This article from the Economist is much more nuanced than you might think — especially about all the benefits of attending school that are unrelated to what specifically goes on in the classroom. But if you couple it with a close reading of Bryan Caplan’s ‘The Case Against Education’ then it is hard not to feel that the academy has been guilty of failing to check out their own entrails before passing judgement on everybody else’s.
It sounds like a counsel of despair. If every child went to school, millions more would sit in woeful, boring classrooms. But while this sounds awful, it would probably still be good for them, their families and broader society. For, as Justin Sandefur of CGD points out, there is plenty of evidence that even when children do not learn much at school, they still do better for having gone.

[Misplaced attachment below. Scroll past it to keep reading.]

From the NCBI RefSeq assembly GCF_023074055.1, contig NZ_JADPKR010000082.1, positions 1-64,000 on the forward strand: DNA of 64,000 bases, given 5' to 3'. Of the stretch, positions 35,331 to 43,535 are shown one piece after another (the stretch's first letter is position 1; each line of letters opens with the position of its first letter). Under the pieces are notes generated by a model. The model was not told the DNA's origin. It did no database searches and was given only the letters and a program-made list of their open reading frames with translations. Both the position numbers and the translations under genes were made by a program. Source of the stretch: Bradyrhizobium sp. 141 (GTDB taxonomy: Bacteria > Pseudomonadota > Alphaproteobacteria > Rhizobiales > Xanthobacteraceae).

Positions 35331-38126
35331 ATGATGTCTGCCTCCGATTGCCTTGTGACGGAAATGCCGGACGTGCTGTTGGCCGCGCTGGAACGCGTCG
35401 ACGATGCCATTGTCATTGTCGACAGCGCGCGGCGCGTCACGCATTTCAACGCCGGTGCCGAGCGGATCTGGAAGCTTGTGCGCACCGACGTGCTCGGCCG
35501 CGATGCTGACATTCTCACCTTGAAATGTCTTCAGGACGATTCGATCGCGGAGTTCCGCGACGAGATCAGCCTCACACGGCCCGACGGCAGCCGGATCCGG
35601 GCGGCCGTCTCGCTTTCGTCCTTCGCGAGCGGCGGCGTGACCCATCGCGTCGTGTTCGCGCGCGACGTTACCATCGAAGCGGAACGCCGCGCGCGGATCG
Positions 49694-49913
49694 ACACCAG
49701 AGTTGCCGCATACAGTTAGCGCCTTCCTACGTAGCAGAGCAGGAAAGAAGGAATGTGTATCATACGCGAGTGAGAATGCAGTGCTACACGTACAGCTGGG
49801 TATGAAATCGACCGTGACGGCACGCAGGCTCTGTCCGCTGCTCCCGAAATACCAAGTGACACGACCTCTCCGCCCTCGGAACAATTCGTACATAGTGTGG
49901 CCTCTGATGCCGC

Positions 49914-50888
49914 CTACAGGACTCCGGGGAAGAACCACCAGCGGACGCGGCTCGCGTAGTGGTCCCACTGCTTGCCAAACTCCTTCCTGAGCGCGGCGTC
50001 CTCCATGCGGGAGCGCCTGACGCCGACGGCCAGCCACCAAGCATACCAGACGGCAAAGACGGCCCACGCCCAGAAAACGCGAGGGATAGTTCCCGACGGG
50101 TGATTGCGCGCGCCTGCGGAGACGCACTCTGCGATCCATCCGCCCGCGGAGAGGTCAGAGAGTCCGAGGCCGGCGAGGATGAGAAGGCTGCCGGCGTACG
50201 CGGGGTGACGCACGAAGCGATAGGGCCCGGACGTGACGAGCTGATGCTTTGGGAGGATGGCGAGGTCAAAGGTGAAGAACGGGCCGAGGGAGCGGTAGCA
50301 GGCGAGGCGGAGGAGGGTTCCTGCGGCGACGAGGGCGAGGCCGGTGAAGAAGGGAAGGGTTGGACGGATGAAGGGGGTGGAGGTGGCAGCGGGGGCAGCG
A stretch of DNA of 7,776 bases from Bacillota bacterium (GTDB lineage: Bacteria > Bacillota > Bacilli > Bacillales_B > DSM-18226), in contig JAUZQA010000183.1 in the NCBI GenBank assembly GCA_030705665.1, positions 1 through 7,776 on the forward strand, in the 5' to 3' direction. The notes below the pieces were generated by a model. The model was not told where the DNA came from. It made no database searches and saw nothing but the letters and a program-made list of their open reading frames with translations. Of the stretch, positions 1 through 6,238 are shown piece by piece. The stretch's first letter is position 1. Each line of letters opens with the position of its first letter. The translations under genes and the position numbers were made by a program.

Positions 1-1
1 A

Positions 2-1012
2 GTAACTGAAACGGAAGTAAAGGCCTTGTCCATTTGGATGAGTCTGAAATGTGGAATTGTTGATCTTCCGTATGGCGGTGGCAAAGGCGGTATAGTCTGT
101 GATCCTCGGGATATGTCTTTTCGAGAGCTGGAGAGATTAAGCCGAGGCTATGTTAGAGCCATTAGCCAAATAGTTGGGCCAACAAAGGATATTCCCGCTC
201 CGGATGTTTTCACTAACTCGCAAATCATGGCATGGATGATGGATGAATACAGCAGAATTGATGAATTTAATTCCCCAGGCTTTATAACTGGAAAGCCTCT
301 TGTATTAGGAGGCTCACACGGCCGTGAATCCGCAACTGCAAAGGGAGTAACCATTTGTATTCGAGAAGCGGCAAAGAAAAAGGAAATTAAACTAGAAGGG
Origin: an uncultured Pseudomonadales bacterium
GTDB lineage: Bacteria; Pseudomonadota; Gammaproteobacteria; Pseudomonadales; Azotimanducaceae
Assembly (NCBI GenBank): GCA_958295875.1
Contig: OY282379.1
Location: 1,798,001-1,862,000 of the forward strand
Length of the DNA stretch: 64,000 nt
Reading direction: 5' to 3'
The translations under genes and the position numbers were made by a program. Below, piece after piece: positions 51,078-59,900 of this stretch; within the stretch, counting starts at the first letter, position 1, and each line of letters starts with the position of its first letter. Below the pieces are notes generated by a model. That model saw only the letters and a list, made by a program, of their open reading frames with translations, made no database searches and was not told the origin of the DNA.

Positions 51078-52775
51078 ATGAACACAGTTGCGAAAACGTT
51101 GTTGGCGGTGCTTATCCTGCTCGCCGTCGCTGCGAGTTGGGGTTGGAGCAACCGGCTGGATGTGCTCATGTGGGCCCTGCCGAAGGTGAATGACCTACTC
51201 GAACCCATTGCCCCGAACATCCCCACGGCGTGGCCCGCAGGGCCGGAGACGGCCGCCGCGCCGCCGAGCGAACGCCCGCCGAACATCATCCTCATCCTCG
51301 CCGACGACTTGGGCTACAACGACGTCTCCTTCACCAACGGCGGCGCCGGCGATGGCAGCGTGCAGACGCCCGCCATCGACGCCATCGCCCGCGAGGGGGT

Some benefits are economic. Attending school for longer is associated with earning more in later life, in part because those with additional schooling are more likely to get non-agricultural jobs and move to cities. This may indicate that young people are in fact learning something useful at school that is not being picked up by researchers. But it could also be a signalling effect: a shopkeeper may prefer workers who stayed at school for at least five years.
One is simply that if girls are at school they are not having sex at home